Peary MacMillan Arctic Museum
Pop-up Museum: Your Favorite Things
November 12, 2013 - November 12, 2013
Arctic Museum main galleries


Thank you to all the participants for making this first Pop-up Museum a great success! Many people brought favorite things to share and display, ranging from much-loved childhood toys to art objects and historic curiosities. Others brought themselves to view this array of treasures and meet their owners. Everyone enjoyed the conversations that these diverse objects generated, to say nothing of the selection of 'pop' themed treats provided by Bowdoin's ever-inventive Dining Service.

Take a look at some snapshots from the event, and start thinking about your contribution to our next Pop-up Museum. In the meantime, be sure to visit The Object Show: Discoveries in Bowdoin Collections, at the Bowdoin College Museum of Art through June 8, 2014.


The Peary-MacMillan Arctic Museum and the Bowdoin College Museum of Art invite you to participate in Bowdoin's first Pop-Up Museum!

A Pop-Up Museum is a temporary exhibit created by the people who show up at a venue to display their objects and share information about them.  A Pop-Up Museum lasts a few hours and then is gone!

Do you have a favorite object you are willing to let others see?  Bring it to Hubbard Hall the evening of November 12th.  Bowdoin College students and staff from Bowdoin's two museums will help you exhibit your treasure and share a story about it.  Or, just come and see what others have brought!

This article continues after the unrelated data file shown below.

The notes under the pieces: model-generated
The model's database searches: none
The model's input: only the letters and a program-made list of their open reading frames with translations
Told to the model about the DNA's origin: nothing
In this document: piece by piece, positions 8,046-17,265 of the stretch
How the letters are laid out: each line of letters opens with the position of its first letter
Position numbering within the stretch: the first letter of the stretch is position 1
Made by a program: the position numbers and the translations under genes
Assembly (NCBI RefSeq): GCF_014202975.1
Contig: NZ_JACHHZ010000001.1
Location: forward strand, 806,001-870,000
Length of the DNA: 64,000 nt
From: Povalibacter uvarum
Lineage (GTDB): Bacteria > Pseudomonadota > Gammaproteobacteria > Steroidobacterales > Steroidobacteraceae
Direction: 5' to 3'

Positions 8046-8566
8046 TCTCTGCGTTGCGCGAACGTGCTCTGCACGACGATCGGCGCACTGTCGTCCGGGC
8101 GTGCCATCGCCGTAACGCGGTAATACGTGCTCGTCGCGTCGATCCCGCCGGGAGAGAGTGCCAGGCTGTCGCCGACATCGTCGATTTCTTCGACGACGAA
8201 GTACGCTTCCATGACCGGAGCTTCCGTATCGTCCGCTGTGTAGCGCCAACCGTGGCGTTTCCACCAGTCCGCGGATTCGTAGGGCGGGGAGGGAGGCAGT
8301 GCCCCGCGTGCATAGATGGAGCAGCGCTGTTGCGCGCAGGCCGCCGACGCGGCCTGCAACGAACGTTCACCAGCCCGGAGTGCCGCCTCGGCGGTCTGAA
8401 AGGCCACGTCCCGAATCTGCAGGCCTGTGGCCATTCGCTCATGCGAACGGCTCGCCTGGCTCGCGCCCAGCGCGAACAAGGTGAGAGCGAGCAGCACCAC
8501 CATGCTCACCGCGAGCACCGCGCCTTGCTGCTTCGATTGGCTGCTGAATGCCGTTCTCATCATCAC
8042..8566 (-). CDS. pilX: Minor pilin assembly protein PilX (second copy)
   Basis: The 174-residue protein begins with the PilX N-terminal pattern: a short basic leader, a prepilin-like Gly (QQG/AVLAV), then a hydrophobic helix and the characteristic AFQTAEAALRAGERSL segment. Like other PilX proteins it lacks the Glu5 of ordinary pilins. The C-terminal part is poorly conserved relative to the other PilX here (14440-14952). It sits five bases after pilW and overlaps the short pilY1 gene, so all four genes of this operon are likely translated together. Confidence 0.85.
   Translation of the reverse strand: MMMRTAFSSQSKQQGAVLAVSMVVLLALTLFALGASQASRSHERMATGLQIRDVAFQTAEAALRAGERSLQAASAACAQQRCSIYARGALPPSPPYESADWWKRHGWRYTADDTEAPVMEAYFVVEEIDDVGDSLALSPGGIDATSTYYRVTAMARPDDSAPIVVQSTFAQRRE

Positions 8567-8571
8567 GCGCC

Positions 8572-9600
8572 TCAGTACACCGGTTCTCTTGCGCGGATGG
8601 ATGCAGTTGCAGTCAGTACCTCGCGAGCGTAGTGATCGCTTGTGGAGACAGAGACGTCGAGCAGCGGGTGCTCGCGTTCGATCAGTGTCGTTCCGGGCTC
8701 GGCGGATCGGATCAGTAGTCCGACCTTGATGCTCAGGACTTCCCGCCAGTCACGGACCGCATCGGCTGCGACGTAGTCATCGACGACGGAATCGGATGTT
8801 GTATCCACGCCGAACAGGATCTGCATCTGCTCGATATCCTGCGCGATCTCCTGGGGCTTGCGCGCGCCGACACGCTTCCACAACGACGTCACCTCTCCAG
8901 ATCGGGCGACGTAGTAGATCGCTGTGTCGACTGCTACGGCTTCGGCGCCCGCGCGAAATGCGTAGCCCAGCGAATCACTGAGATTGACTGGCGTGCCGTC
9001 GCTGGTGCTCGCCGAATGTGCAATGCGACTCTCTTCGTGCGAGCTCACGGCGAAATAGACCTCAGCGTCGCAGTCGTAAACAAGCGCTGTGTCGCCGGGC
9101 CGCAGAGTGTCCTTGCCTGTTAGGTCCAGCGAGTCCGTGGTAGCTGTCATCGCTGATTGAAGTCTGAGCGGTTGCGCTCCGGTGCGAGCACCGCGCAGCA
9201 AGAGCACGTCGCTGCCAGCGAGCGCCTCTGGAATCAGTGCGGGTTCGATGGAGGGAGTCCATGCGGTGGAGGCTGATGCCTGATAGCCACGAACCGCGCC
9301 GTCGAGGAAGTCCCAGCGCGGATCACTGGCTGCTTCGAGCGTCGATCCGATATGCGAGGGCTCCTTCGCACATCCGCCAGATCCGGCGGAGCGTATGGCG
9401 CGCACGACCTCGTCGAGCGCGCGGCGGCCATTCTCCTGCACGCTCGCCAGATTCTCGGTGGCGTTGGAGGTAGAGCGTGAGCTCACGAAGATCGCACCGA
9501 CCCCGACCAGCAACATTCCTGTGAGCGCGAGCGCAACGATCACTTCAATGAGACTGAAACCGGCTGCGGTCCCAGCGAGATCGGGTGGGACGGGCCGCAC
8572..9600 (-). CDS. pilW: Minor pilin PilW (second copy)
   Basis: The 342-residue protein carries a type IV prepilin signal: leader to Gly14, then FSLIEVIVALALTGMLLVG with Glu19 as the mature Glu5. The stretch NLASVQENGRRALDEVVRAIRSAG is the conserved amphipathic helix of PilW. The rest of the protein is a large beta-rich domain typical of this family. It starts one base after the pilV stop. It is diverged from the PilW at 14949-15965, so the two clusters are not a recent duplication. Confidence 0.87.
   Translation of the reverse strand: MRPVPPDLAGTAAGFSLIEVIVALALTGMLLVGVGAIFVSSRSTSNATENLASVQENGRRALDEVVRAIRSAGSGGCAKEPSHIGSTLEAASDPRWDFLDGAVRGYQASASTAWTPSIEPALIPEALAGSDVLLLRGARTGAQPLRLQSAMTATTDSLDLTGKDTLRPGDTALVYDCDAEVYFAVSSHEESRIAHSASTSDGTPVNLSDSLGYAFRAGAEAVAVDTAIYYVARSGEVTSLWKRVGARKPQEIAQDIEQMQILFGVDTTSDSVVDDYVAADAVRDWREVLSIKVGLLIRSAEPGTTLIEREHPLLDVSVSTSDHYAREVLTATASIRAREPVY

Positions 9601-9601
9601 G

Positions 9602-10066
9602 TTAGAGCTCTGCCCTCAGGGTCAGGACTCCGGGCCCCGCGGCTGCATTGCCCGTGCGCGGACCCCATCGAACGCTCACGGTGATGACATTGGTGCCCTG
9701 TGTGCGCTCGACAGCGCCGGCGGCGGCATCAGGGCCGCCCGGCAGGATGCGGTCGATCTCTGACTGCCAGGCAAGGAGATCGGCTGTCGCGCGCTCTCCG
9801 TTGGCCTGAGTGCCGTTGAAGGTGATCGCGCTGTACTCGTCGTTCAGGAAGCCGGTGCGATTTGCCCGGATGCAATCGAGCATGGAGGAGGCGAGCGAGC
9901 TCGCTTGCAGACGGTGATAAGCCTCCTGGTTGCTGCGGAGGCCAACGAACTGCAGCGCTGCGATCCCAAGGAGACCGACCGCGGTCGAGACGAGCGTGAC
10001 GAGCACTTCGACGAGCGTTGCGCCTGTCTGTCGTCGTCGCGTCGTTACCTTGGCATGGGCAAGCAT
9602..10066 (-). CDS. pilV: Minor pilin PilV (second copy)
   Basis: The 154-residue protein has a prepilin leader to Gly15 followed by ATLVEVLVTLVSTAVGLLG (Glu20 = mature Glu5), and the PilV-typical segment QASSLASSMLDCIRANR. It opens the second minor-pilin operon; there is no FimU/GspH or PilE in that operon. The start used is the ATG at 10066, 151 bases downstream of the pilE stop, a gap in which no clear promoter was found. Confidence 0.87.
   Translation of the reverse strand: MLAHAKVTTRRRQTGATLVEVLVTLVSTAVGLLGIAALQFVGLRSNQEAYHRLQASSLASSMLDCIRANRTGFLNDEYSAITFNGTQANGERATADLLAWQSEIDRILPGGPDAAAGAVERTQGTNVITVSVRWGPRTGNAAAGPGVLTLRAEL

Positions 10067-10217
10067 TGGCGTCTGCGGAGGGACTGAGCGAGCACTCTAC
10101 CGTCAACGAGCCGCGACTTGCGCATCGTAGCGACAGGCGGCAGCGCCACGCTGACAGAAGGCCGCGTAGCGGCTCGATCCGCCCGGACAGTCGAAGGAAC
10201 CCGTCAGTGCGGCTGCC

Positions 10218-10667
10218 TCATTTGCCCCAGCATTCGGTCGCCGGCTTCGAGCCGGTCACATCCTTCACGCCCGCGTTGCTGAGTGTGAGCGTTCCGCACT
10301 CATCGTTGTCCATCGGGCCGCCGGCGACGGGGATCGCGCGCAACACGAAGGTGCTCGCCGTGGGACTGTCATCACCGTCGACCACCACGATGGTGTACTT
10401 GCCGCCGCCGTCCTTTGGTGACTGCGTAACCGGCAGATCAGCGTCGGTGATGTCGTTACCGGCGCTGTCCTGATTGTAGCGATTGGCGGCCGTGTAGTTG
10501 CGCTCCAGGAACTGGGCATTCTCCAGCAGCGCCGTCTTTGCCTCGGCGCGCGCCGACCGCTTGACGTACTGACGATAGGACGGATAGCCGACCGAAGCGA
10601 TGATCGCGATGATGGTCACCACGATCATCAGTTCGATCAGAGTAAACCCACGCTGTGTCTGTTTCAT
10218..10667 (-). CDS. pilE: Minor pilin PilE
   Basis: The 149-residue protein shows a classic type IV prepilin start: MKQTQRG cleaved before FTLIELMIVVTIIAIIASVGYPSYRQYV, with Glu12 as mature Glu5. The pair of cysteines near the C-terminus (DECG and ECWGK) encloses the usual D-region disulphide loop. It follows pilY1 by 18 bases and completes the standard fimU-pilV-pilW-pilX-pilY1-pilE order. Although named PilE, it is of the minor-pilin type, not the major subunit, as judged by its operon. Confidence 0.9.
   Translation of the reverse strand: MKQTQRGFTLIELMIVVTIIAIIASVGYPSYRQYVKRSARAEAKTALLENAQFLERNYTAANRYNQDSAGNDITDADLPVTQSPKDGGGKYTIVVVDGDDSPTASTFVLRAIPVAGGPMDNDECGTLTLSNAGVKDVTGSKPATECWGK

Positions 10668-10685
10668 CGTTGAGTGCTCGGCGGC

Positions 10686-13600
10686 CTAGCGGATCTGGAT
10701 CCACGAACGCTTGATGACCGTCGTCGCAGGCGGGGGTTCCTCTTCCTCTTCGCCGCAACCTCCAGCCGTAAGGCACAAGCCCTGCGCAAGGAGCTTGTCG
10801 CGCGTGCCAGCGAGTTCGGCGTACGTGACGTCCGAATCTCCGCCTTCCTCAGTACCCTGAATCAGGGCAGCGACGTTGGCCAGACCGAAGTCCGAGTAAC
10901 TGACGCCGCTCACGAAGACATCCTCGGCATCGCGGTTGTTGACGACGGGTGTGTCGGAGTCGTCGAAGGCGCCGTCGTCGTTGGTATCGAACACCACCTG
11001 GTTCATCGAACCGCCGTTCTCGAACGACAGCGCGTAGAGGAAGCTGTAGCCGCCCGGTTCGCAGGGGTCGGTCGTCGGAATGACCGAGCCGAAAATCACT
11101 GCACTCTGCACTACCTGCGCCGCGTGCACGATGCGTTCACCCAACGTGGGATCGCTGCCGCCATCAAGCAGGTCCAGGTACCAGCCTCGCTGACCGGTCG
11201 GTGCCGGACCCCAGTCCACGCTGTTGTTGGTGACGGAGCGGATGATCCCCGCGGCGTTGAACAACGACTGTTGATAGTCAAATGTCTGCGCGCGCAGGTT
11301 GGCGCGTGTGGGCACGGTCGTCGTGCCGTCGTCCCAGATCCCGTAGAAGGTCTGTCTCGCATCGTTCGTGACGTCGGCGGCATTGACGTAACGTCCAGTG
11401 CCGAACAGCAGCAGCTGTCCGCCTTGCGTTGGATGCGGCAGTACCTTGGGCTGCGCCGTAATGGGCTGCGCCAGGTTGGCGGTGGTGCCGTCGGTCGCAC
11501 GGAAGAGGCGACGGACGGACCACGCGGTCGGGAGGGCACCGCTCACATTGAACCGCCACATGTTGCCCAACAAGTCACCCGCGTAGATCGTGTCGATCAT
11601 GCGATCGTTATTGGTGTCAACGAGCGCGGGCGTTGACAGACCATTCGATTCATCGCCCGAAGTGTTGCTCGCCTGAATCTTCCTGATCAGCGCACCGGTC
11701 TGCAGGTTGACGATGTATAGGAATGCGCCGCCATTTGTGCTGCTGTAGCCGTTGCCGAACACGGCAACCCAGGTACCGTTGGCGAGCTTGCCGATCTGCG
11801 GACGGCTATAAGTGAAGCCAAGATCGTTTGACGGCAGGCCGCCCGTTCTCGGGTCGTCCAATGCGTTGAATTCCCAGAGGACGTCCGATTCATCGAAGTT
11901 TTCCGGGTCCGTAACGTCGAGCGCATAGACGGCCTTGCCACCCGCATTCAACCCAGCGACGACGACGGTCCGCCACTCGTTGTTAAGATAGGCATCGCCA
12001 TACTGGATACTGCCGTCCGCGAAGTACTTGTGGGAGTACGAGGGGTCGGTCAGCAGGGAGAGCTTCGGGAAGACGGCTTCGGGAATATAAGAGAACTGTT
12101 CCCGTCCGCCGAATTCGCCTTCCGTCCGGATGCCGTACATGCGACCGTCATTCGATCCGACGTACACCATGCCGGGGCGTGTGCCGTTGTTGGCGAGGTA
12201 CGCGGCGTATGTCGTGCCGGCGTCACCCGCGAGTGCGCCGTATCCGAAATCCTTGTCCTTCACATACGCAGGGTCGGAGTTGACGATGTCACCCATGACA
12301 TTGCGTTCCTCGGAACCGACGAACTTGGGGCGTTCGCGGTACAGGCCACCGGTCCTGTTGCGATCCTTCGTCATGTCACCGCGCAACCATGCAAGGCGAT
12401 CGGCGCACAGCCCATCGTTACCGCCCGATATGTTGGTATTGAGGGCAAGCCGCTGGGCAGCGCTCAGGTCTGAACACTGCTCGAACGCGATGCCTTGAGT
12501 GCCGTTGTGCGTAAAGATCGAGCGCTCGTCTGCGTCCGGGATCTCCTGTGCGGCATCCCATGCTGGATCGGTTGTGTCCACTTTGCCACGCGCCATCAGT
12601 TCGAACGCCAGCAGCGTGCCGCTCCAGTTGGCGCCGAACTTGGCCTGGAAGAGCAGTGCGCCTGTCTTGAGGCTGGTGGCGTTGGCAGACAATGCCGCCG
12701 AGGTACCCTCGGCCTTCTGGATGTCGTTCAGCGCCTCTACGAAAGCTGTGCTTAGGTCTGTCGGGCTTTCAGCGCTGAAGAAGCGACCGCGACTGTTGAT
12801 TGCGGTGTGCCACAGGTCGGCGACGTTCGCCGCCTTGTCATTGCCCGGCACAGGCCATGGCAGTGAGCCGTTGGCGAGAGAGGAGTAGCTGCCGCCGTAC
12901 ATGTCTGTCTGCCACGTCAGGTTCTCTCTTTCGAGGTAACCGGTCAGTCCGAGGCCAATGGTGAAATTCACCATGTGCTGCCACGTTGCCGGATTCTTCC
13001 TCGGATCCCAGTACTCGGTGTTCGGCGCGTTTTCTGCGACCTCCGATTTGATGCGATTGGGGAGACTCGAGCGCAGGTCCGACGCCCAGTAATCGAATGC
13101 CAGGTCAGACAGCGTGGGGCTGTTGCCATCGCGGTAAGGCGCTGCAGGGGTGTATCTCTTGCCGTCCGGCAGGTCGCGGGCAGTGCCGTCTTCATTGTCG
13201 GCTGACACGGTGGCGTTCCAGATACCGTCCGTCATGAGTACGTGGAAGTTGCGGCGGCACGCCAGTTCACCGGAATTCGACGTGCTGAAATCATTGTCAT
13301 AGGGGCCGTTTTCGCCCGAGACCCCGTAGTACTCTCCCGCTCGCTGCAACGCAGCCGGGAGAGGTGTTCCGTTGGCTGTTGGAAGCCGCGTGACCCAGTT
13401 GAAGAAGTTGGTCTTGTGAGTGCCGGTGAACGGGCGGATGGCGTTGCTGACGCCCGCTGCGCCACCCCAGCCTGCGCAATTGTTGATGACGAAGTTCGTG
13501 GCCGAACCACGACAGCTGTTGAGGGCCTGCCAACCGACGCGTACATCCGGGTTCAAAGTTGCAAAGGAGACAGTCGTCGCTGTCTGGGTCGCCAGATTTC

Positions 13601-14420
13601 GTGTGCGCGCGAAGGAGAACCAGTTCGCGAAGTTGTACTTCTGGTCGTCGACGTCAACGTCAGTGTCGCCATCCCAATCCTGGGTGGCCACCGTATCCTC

Bring an item that you can easily carry up a flight of stairs and display on a table.

    Please, no live animals or plants.

    No weapons or objects that look like real weapons.

    Nothing that requires an external source of power.

Open to the Bowdoin Community

For more information call 725-3416.

Pop-up Museum, November 12, 2013, 6:30-6:30 PM.
Anne Witty prepares to photograph and register an object.

Student visitors examine Prof. Burke Long's collection of antique celluloid promotional pieces.
Dave Maschino demonstrates a mystery implement for Jonathan Taggart.

Diane Schetky shows photographs to Amy Hawkes.
John Cross and Suzanne Bergeron talk about a letter sent to his father, stationed overseas, by his colleagues at the college with Christmas greetings in 1943.

Kermit Smyth talks about his animal-themed bottle caps with a group of visitors.